|The first little plush guy I ever made.|
I thought it would be interesting to go back through my photo archives and post some photos of older pieces, in chronological order, to see where my work has come from and where it is, and where it may continue to go.
I think it's important to always remember where you started - and even to keep reminding yourself (as an artist, or whatever it is that you do) that even if you are feeling stagnant, or having difficulty with some aspect of your work, remember, you have come a long way! As creative people and makers, we are always going to be learning - I personally think we have to be comfortable with the fact that, in our lifetimes, we're never going to perfect our craft. But we can always keep improving it, and mastering it.
This is going to be an unusually photo-heavy post, so in the interest of organization I'm going to put it behind a jump link - click below to continue on:
Hand-stitched first small plush out of wool felt, which I stuffed loosely and stained with ink and paint. I still have him - picture at top of post. I named him Gilbert, because I was watching the movie "What's Eating Gilbert Grape?" at the time that I made him. I never sold him or gave him away, and I'm so glad - he sits on a shelf above my work table and I see him every day, a reminder of where I started.
|Fully hand-stitched, with silver-leafed sculpted tooth on his belly.|
|All hand-stitched. I was only aging things a little bit at this point.|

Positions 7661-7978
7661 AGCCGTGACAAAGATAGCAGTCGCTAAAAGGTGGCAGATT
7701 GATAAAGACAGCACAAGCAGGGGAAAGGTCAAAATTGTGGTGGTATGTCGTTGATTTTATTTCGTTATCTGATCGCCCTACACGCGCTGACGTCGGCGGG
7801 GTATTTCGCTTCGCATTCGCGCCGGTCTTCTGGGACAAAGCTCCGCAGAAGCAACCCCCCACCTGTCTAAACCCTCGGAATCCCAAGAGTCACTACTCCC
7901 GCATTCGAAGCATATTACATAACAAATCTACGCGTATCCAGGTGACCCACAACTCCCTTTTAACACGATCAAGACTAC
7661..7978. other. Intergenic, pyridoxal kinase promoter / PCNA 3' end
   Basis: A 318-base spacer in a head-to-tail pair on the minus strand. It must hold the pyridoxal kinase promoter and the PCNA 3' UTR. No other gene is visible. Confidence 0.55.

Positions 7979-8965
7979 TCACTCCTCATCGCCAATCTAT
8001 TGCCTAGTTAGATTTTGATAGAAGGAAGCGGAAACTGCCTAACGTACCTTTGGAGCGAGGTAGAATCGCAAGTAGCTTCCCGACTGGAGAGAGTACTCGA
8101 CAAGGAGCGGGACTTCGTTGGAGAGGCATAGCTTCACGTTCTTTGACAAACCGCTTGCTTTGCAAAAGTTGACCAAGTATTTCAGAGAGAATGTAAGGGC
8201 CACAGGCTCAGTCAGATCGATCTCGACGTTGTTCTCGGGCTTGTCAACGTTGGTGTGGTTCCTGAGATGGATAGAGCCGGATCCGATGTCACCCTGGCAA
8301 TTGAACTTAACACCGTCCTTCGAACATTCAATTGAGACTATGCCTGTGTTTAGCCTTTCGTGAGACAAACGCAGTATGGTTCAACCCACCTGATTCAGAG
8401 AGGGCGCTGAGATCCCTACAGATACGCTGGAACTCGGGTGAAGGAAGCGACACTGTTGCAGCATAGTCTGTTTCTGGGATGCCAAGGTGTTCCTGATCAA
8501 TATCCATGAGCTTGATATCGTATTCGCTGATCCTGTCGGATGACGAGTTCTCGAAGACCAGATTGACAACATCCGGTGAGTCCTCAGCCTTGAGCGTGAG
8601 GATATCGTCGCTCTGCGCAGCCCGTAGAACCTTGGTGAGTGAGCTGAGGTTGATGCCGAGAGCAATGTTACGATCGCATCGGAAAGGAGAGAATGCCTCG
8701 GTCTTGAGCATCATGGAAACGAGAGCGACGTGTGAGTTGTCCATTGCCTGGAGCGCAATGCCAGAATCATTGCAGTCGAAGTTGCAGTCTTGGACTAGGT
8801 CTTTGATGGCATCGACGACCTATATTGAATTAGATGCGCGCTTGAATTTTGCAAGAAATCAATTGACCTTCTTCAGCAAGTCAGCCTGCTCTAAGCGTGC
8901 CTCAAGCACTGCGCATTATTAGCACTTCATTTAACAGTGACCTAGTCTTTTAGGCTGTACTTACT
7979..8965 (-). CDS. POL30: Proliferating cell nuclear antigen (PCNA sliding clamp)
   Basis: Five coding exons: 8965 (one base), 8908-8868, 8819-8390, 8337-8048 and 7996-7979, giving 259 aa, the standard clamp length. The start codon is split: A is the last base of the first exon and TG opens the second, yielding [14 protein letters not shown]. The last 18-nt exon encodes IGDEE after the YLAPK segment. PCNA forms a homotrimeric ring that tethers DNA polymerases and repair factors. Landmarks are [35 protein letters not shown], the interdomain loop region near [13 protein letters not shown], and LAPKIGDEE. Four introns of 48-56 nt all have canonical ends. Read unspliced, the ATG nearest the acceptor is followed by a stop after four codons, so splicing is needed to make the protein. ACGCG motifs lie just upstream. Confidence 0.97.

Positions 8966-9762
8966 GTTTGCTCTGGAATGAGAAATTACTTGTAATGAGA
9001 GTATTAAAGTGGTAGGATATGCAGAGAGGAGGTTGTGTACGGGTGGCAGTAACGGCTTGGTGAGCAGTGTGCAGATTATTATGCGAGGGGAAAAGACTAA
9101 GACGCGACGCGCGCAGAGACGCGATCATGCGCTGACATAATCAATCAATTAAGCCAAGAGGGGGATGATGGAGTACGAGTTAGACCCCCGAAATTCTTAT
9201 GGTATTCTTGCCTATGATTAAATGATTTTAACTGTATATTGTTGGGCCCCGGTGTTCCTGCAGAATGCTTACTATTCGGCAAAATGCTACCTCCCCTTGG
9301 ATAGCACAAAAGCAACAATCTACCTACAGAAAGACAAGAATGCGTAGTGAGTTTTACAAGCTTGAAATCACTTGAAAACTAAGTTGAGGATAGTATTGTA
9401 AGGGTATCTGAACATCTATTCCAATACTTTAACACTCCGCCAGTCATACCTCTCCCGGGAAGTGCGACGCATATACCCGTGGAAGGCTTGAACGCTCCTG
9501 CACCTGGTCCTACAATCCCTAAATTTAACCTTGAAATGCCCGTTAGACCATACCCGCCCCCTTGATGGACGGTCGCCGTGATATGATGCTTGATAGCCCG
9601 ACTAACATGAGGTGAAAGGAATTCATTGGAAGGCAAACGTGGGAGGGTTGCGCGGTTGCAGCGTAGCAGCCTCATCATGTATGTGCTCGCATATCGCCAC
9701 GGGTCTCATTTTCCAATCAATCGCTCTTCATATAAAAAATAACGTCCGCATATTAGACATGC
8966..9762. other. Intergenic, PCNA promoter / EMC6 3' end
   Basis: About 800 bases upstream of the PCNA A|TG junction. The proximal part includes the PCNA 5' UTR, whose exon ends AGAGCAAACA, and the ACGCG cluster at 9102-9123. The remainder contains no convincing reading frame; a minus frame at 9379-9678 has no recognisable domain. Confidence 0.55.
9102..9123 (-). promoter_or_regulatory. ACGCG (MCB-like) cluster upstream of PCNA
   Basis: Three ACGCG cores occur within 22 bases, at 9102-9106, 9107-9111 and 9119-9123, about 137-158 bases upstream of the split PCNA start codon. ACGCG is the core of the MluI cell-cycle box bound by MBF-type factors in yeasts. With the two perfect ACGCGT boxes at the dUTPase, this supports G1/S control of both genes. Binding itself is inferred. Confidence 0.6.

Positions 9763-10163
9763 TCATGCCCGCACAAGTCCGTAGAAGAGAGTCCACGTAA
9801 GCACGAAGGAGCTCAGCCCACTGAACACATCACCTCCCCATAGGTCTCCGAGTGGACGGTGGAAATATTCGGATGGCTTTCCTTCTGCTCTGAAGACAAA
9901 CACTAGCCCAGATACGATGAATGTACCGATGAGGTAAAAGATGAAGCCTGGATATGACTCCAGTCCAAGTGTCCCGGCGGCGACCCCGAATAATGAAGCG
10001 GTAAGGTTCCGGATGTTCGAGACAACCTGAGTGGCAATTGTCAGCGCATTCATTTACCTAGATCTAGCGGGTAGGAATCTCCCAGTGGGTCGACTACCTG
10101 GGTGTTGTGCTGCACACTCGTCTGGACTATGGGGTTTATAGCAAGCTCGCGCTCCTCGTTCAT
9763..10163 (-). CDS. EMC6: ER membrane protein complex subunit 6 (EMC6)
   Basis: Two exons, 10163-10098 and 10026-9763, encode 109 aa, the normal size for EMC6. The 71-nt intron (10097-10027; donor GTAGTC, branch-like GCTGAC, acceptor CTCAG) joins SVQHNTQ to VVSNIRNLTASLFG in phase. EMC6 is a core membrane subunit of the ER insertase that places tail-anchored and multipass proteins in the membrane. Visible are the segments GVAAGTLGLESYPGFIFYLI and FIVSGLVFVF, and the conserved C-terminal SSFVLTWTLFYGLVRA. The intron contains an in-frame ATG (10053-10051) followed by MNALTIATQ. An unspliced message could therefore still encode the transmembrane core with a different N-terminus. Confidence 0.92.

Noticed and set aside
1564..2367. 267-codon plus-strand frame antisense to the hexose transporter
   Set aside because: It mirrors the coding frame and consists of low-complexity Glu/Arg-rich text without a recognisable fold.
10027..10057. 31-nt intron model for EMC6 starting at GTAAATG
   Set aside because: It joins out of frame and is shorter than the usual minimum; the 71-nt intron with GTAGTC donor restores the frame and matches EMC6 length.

Unfortunately, I don't have a lot of photos of the plush I was creating around 2007...I was not very committed to documenting them, because I was just doing it as a hobby, and also I did not have a smartphone and was not really into social media at this time, so it just didn't occur to me to take many pictures for posterity.
|"The Twig Bearer". Freestanding soft sculpture.|
|"Origins of the Forest" five-piece set, shown at DVA gallery in|
Chicago in 2008.
|I used to use a lot of special effects, like rust and faux fur.|
Dolls are completely hand-sewn (I didn't have a sewing machine), and stuffed with polyester batting. I did most of my staining with inks and powdered pigments, and they had soft faces with glued-on glass eyes.
|Many of my early pieces had no lips and two rows of slimy teeth.|
|Early examples of faces with holes drilled for sewing.|
|I had a much darker aesthetic then.|
Clay faces become standard. First they have only eyes, and later into the year they get toothy grins. My recognizable "Dust Bunny" body shape can be seen, and instead of drawing up a new pattern for every doll, I begin using the same patterns for the bodies. The eyes are often painted glass cabochons, and I poked holes in the clay faces in order to stitch them to the bodies by hand.
Around this time is when I begin showing and selling my artwork in group shows, and when I would get some unsold pieces back after the shows, I would sell them on Etsy. I only made a few at a time.
|"Foxglove" edition of 25.|
|I started experimenting with antlers and horns around this time.|